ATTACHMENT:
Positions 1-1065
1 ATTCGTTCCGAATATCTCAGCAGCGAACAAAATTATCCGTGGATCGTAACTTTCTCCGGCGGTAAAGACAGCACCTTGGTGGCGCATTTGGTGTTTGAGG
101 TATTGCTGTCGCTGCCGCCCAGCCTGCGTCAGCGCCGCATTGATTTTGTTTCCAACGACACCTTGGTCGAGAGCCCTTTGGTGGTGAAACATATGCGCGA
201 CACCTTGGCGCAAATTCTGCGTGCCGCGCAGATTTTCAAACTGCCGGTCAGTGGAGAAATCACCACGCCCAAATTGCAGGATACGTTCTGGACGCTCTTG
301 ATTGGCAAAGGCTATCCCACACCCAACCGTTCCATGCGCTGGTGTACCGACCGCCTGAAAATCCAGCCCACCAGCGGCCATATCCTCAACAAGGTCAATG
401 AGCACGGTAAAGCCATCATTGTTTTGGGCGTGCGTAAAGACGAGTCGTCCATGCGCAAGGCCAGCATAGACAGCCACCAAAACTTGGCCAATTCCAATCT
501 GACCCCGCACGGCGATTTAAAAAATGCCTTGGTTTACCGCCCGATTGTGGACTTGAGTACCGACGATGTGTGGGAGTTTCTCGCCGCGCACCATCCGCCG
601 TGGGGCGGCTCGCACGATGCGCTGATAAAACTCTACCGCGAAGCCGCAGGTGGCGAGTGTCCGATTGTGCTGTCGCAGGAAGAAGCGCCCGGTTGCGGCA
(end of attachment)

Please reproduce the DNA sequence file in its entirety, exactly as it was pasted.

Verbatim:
Positions 1-1065
1 ATTCGTTCCGAATATCTCAGCAGCGAACAAAATTATCCGTGGATCGTAACTTTCTCCGGCGGTAAAGACAGCACCTTGGTGGCGCATTTGGTGTTTGAGG
101 TATTGCTGTCGCTGCCGCCCAGCCTGCGTCAGCGCCGCATTGATTTTGTTTCCAACGACACCTTGGTCGAGAGCCCTTTGGTGGTGAAACATATGCGCGA
201 CACCTTGGCGCAAATTCTGCGTGCCGCGCAGATTTTCAAACTGCCGGTCAGTGGAGAAATCACCACGCCCAAATTGCAGGATACGTTCTGGACGCTCTTG
301 ATTGGCAAAGGCTATCCCACACCCAACCGTTCCATGCGCTGGTGTACCGACCGCCTGAAAATCCAGCCCACCAGCGGCCATATCCTCAACAAGGTCAATG
401 AGCACGGTAAAGCCATCATTGTTTTGGGCGTGCGTAAAGACGAGTCGTCCATGCGCAAGGCCAGCATAGACAGCCACCAAAACTTGGCCAATTCCAATCT
501 GACCCCGCACGGCGATTTAAAAAATGCCTTGGTTTACCGCCCGATTGTGGACTTGAGTACCGACGATGTGTGGGAGTTTCTCGCCGCGCACCATCCGCCG
601 TGGGGCGGCTCGCACGATGCGCTGATAAAACTCTACCGCGAAGCCGCAGGTGGCGAGTGTCCGATTGTGCTGTCGCAGGAAGAAGCGCCCGGTTGCGGCA